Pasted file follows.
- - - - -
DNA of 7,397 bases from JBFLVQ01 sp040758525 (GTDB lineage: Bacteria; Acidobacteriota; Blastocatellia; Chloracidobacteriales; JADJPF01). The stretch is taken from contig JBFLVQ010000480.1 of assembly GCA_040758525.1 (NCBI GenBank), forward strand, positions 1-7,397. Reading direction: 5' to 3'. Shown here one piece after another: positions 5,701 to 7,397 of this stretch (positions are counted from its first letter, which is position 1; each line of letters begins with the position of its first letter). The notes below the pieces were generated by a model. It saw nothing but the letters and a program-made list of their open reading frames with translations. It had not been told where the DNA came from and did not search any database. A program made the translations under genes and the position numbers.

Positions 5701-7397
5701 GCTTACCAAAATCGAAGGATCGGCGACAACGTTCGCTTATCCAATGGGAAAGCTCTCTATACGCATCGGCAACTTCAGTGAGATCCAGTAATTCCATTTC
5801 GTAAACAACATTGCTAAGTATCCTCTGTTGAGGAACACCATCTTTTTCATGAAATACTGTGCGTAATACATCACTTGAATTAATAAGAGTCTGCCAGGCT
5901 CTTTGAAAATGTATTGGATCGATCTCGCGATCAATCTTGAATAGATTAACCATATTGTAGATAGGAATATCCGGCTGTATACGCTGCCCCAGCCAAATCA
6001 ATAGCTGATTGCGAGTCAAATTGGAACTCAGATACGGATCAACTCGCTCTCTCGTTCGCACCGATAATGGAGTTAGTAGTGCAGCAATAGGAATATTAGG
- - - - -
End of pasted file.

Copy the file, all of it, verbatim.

DNA of 7,397 bases from JBFLVQ01 sp040758525 (GTDB lineage: Bacteria; Acidobacteriota; Blastocatellia; Chloracidobacteriales; JADJPF01). The stretch is taken from contig JBFLVQ010000480.1 of assembly GCA_040758525.1 (NCBI GenBank), forward strand, positions 1-7,397. Reading direction: 5' to 3'. Shown here one piece after another: positions 5,701 to 7,397 of this stretch (positions are counted from its first letter, which is position 1; each line of letters begins with the position of its first letter). The notes below the pieces were generated by a model. It saw nothing but the letters and a program-made list of their open reading frames with translations. It had not been told where the DNA came from and did not search any database. A program made the translations under genes and the position numbers.

Positions 5701-7397
5701 GCTTACCAAAATCGAAGGATCGGCGACAACGTTCGCTTATCCAATGGGAAAGCTCTCTATACGCATCGGCAACTTCAGTGAGATCCAGTAATTCCATTTC
5801 GTAAACAACATTGCTAAGTATCCTCTGTTGAGGAACACCATCTTTTTCATGAAATACTGTGCGTAATACATCACTTGAATTAATAAGAGTCTGCCAGGCT
5901 CTTTGAAAATGTATTGGATCGATCTCGCGATCAATCTTGAATAGATTAACCATATTGTAGATAGGAATATCCGGCTGTATACGCTGCCCCAGCCAAATCA
6001 ATAGCTGATTGCGAGTCAAATTGGAACTCAGATACGGATCAACTCGCTCTCTCGTTCGCACCGATAATGGAGTTAGTAGTGCAGCAATAGGAATATTAGG